There are a few ways that you can boost your chances of apprearing in local searches:
- Google My Business listing – Your Google My Business listing lets you tell Google and searchers about your business. It contains your opening hours, customer reviews, contact details, links to your site and the physical location of your business. Best of all: it’s completely free!
- Local news sites – It’s never too early or too late to be featured in the local news and it can be a really powerful way of improving your local presence. Not only does it raise your brand’s profile, the news site is likely already associated with the area you’re targeting.
- “What to do in…” posts – These can be on either your own site or an external site (a local blogger for example). Either way, they signal a strong geographical connection with your business.
The above is nowhere close to an exhaustive list of everything that makes up SEO. It should, however, give you an insight into what modern SEO looks like and how it can be used to grow your online business.
The best thing about SEO is that it doesn’t need to cost anything. That might sound ridiculous from someone offering their services as an SEO (among other things) but really, a lot of what makes up SEO can be done easily, in-house, even (possibly especially) by a one-man-band.
In every post we make, we will include (at least) one practical task you can do yourself. If you have a website, even if you’ve never done a day’s SEO in your life, here are our three take aways for first time SEOs:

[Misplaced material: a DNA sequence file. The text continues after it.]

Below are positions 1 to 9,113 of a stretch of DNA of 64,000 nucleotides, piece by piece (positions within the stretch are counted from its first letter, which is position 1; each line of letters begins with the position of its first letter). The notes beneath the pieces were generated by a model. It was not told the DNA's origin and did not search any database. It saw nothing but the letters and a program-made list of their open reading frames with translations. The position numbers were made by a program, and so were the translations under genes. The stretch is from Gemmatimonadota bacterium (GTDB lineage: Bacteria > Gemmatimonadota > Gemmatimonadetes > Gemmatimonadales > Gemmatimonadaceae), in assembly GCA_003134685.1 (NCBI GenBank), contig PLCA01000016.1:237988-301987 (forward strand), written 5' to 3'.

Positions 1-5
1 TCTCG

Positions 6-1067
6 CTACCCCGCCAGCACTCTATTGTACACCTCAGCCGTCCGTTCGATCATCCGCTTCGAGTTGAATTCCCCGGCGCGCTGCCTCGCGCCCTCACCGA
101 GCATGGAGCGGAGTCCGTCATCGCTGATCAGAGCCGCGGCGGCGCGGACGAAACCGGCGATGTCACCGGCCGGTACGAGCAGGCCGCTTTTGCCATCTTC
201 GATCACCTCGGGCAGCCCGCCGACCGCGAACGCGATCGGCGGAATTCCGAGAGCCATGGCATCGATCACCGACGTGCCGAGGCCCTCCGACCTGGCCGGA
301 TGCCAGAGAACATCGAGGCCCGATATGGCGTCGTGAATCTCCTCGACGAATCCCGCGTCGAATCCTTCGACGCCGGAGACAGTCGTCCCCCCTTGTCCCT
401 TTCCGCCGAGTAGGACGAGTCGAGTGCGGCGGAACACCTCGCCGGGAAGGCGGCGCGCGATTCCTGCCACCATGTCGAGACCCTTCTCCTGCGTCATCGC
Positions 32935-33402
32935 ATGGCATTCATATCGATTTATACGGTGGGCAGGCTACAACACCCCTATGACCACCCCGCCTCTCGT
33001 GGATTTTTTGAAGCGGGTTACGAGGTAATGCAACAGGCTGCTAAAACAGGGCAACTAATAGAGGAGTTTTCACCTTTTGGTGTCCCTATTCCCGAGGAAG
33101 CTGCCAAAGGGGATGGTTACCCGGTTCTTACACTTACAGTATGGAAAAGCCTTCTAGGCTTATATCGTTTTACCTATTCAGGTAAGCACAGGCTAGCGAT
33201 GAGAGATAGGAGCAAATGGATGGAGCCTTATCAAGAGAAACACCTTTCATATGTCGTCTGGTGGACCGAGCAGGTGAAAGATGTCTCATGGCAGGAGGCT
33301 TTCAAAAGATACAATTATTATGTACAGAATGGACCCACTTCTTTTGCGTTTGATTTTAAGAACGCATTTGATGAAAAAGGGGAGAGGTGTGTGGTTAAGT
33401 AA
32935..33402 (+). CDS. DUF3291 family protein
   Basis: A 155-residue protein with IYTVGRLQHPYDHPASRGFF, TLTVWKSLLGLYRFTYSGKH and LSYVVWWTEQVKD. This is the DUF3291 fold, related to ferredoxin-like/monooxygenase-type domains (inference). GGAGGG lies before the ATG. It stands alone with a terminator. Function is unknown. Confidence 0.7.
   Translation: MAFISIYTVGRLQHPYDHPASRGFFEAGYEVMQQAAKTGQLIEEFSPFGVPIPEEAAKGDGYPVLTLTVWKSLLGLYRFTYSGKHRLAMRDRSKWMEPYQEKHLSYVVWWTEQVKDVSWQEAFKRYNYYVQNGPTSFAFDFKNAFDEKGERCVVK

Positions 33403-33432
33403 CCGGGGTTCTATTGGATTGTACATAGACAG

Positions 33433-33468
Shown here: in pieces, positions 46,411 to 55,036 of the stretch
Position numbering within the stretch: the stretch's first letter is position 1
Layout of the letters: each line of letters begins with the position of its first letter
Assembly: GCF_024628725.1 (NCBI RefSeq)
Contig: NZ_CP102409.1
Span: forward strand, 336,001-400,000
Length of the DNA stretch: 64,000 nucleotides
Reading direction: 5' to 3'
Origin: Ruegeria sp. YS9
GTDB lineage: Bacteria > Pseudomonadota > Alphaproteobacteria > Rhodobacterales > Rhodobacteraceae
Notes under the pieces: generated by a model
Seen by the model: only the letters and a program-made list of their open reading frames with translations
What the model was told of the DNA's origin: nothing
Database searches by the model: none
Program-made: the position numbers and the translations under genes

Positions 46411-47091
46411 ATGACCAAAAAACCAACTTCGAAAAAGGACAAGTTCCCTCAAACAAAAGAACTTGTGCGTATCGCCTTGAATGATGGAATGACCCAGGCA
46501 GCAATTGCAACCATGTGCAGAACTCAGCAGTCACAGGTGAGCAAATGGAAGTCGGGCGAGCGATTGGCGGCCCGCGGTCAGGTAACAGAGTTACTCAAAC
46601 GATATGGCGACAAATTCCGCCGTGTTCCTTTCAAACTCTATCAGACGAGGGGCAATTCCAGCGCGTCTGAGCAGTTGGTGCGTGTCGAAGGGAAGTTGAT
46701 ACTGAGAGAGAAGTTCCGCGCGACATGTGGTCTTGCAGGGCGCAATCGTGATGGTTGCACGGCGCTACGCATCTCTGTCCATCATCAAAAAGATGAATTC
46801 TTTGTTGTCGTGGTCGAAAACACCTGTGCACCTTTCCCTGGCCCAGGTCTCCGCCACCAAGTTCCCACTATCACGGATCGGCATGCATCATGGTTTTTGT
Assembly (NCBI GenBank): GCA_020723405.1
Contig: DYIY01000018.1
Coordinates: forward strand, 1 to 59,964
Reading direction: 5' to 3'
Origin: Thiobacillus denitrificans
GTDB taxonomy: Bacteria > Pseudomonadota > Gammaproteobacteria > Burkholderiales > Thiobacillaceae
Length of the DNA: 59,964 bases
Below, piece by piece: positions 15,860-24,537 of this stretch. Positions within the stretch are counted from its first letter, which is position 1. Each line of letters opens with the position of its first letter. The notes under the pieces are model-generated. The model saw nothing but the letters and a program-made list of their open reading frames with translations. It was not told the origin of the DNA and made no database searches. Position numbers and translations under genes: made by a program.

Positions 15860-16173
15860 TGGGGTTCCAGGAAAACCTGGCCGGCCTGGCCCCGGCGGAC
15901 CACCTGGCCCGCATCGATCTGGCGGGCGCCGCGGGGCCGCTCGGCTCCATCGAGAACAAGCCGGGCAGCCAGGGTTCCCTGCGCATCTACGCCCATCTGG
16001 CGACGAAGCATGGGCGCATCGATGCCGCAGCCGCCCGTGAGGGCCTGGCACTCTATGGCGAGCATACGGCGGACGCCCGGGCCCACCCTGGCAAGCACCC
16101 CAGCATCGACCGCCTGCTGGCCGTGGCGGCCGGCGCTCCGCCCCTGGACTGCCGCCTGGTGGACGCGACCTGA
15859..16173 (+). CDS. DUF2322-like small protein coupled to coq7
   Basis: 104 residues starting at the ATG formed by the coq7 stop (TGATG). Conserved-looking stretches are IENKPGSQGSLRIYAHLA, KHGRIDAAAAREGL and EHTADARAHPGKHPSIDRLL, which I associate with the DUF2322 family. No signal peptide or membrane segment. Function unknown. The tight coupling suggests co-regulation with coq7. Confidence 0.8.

- Set up a Google My Business listing – if you own a business, even if you don’t have a website yet, get yourself a GMB listing. It’s incredibly simple to set up: all you need is your address and some basic information about your business. If you are running a business from home and don’t want your address to appear in the GMB listing, you can create a “service-area business”. For more help on this, see the Google help pages
- Start building some links – whatever type of business you run, you can build links in local media. Journalists like it when you make their jobs easier so, if you’re just launching, write to them about who you are and what you do. A press release is a great way to build exposure, even for really new companies. If you’re a bit more established, getting involved in charity events and raising money can be a good way to get links from local news websites.
- Assess your site – there are a thousand tools out there that can help you find ways to improve your SEO. Google PageSpeed Tools helps you find ways to speed your site up. Moz’s Open Site Explorer helps with finding link building opportunities and gives a good general assessment of your site’s authority. Finally, Google Search Console is a treasure-trove of information on potential improvements, site and crawl errors, search metrics and much more.
Our Introductions Series will continue with an Introduction to Content Marketing.